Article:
WHAT EVERY RUNNER NEEDS TO KNOW ABOUT PILATES….
WHAT IS PILATES?
Pilates is often compared to yoga, but they actually have very different backgrounds. While yoga is a centuries-old practice with close links to spirituality, Pilates is a mind and body conditioning technique developed by Joseph Pilates in the 1920s. Pilates is a balanced blend of low impact strength and flexibility exercises that improve posture, increase flexibility and core strength. Classes may include the use of various pieces of equipment such as stability balls, resistance bands, foam rollers.
“Pilates is great for retraining normal movement patterns throughout the body that have changed due to injury or stiffness” says Tracy Bradley, founder of Bradley Physio Pilates.
WHY SHOULD RUNNERS DO PILATES?
Most of us pay very little attention to how we move our bodies over different terrains to achieve the ultimate goal of reaching our target distance within a certain time.
Pilates enables you to focus on slow, deliberate, and appropriate movement, ensuring you use your body in the most efficient way possible without causing injury. Perfect posture lies at the heart of every movement and strengthening the body through these normal movement patterns will then allow you to retrain your running style, even when the body is under extreme pressure.
The core or “centre” is used to control the pelvis and trunk as you move your arms & legs, to prevent excessive & abnormal movement throughout the body and utilising your energy in the most efficient way possible. The human body moves as a whole system and if one part is compromised it will inevitably affect other areas too.
Breathing control is also one of the key elements of Pilates. Becoming aware of how you breathe and utilising your diaphragm to its maximum potential will help ensure you get the required levels of oxygen to your muscles and relieve tension whilst running.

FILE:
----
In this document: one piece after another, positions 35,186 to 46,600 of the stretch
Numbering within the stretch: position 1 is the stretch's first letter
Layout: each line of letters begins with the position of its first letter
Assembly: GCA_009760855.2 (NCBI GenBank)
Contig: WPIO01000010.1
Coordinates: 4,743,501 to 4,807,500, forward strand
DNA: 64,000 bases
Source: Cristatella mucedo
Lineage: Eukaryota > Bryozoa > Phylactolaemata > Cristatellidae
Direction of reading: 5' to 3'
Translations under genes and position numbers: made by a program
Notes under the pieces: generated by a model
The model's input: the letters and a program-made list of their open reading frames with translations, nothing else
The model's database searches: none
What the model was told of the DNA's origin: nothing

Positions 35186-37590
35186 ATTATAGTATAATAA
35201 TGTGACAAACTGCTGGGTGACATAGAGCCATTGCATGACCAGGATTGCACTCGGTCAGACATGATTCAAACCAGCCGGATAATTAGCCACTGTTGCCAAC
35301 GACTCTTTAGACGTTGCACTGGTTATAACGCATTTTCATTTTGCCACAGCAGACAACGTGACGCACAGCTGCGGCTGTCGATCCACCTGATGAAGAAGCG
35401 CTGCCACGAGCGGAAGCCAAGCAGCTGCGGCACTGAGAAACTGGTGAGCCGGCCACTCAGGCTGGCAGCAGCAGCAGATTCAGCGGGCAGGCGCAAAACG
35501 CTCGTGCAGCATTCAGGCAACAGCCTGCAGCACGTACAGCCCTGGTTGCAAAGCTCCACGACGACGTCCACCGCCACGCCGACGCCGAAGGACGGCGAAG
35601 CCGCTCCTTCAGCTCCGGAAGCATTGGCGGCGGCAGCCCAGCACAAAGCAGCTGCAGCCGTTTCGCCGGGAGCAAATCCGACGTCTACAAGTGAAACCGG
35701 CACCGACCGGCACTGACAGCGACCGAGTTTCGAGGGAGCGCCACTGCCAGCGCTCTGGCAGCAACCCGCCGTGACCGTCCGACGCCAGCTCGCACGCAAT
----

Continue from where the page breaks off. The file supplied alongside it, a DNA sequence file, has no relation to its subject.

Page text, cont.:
In a recent study, trained runners who took part in a 12-week course of pilates (two one-hour sessions each week) significantly improved their 5K time, VO2 max (the maximum amount of oxygen that an individual can utilize during intense, or maximal exercise) and the metabolic cost (energy used) when running.
Excellent core stability is essential for good running technique and help to avoid injury. As we fatigue we often adopt very odd running styles just to get us over the finish line!
“When running a mild imbalance in strength or movement pattern can lead to problems. As the body fatigues these alterations in running technique will be exaggerated and due to the repetitive nature or this sport, will eventually lead to injury – a small change can have huge consequences” says Tracy.
WHAT IS MATWORK PILATES?
Small Group Matwork Pilates classes take place on the floor and can be done without any equipment or with small items to make it more challenging (such as balls, bands and rollers). Pilates matwork exercises are done on the floor without Pilates machines. In either case the attention to the flow of movement and to the core muscles is the same and both can be a challenging workout in their own way.
BENEFITS OF PHYSIO LED SMALL GROUP MATWORK PILATES CLASSES?
Generally, the goal of a Matwork Pilates class is to strengthen the body’s “powerhouse,” a Pilates term that refers to your abdominals, lower back muscles, pelvic floor, hips and gluteal muscles. Pilates can aid in flexibility and improving posture, as stretching your body is a vital part of each class.
You can do matwork anywhere, in particular before and after your run.
A physiotherapist is specifically trained in the prevention of injury and when this knowledge is incorporated into a small group pilates class your performance will be enhanced and the risk of injury greatly reduced.
“You will find you incorporate the principles of Pilates into everything you do, but more importantly, it will help to prevent injury whilst running and improve your performance”